Poet Laureate!

October 2, 2014|Posted in: authors, book biz, Books, gratitude, Poet Laureate, poetry

Yes, I was chosen to be Alameda’s Poet Laureate in a ceremony at City Hall on September 16. On television and before a full chamber, I read a poem about Alameda, called “Home at the Edge of the World,” the title a nod to one of my mentors, Michael Cunninphoto 1gham (The Hours), and the content a personal and historical journey through Alameda. The poem will be published in the October issue of Alameda Magazine. You can also hear me read it here on Voqel. 

And with the change of seasons, my calendar is full. I spent September attending as many open mics and writing workshops as possible. I read several days at the Alameda Free Library’s Banned Books Week reading marathon. I read aloud from Girl with a Pearl Earring, The Giver, and The Handmaid’s Tale. That week, I also led the library’s open mic night with a selection of banned poetry, reading from Allen Ginsberg’s “Howl,” Gwendolyn Brooks’ “We Real Cool,” Shel Silverstein’s “If You Have to Dry the Dishes,” and Walt Whitman’s “Leaves of Grass.” It was a challenging selection of works, with banned-book objections such as obscenity, cursing, sexual content, homoeroticism, racism, satanism and “encouraging children to misbehave.” I would imagine this is the first time the library has had the words “cock” and “asshole” read aloud at a gathering. But I could be wrong.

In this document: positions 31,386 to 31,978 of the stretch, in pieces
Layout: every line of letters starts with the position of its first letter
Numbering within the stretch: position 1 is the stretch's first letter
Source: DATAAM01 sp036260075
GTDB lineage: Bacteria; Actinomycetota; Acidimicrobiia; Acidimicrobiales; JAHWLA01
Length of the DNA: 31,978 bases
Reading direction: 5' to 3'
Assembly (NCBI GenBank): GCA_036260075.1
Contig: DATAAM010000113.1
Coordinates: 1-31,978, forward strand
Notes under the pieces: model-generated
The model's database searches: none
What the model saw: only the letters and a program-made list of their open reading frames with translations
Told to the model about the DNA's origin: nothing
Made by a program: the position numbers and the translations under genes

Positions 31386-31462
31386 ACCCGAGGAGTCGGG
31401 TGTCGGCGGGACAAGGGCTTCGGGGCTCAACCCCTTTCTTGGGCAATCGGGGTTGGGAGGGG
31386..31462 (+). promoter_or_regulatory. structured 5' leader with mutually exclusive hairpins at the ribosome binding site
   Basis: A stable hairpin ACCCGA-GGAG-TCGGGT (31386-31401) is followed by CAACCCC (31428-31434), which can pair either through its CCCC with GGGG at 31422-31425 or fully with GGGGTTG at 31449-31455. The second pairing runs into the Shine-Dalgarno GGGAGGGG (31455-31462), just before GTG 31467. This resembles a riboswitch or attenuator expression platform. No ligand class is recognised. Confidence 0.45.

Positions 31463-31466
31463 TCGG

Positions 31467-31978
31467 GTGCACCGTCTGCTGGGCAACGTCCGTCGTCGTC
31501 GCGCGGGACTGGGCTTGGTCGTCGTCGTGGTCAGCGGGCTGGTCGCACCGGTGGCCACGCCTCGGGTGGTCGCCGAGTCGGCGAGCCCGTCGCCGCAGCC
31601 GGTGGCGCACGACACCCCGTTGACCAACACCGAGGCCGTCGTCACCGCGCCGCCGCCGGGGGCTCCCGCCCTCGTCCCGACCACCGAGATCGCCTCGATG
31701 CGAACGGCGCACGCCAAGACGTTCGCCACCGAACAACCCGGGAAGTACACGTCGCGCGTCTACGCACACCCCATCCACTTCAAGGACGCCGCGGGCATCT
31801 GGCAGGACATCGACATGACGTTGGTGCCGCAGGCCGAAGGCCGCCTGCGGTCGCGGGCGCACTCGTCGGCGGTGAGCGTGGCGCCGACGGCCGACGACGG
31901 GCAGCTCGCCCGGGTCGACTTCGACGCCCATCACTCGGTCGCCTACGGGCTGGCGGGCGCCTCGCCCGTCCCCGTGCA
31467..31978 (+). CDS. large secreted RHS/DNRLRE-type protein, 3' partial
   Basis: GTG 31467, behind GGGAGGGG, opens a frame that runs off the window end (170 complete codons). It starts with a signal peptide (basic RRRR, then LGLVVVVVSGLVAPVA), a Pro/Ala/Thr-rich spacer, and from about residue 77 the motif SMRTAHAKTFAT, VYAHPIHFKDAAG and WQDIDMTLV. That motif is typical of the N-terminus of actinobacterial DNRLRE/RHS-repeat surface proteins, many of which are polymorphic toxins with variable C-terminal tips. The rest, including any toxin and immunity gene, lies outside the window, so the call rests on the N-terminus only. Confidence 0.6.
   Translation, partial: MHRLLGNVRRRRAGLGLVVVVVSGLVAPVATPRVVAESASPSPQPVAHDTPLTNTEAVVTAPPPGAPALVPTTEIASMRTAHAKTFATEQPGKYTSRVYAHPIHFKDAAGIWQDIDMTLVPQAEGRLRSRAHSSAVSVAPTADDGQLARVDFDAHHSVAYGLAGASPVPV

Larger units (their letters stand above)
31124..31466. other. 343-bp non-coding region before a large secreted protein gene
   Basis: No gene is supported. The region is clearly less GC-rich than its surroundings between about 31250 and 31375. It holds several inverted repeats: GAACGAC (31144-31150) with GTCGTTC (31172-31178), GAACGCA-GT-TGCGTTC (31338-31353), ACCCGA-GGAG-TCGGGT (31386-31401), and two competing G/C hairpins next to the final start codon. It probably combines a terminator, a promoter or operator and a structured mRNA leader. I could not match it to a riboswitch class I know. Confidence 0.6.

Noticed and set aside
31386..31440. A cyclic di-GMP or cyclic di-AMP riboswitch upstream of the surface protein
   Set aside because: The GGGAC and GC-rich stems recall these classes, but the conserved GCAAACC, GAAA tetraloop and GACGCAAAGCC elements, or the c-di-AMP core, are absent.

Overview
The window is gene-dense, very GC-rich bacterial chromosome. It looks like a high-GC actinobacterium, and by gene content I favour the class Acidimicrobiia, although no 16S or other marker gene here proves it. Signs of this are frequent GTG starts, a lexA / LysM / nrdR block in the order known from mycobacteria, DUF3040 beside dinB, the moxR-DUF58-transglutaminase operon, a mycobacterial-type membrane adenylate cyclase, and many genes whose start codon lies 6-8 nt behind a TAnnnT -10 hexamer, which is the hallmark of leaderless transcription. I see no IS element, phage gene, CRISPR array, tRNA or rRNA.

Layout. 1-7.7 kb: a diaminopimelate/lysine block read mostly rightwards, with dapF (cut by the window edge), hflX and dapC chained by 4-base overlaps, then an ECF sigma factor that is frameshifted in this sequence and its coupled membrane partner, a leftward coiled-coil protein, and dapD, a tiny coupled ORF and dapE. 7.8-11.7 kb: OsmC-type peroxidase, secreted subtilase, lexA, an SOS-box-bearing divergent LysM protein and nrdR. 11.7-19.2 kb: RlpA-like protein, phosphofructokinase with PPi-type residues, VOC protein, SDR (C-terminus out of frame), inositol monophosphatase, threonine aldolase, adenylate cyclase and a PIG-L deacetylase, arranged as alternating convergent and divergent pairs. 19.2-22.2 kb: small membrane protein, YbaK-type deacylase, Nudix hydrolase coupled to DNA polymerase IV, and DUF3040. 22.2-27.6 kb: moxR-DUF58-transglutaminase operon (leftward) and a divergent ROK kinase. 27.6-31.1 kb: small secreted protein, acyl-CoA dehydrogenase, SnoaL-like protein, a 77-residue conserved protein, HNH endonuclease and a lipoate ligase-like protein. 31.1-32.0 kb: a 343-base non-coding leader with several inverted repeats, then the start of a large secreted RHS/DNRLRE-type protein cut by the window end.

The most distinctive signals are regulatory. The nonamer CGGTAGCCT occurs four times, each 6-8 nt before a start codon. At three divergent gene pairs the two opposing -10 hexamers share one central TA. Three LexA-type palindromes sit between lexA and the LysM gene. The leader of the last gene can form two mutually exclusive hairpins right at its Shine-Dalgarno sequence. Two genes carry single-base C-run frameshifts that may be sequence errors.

photo 4 In any case, the deed was done, and I wasn’t banned. In fact, it went over well and I think people thought a little harder about what banning books means.

In case you’re curious, here is a list of the top 10 most banned books of all time.

Next year, consider participating in your library’s banned books “celebration,” if you can. It gave me a lot to think about, and I’m grateful to have the freedom to choose what I read.

 

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Julia Park Tracey is an award-winning journalist, author, and blogger. She is the author of six books: three novels, one poetry collection, and two women's history. She was the Poet Laureate of Alameda, California, in 2014-17. She's also the conservatrix of The Doris Diaries, the diaries of her great-aunt Doris Bailey Murphy. She has a BA in journalism from San Francisco State University, and MA in Early 20th C. British Literature from Cal State Hayward. Julia's articles have appeared on Salon, Thrillist, Paste, Scary Mommy, Narratively, Yahoo News, Your Tango, and Sweatpants & Coffee. Her articles have also run in Redbook, Woman's Day, Country Living, House Beautiful, Town & Country, the San Francisco Chronicle, Oakland Magazine, Quill, and MadeLocal. She was the founding editor of weekly Alameda Sun and literary zine Red Hills Review. Her poetry has been in The East Bay Literary review, Postcard Poems, Americus Review, Cicada, Tiferet Review, and many others. Julia has been recognized several times by the San Francisco, East Bay and Peninsula Press Clubs as well as the California Newspaper Association for her blogging since 2003.

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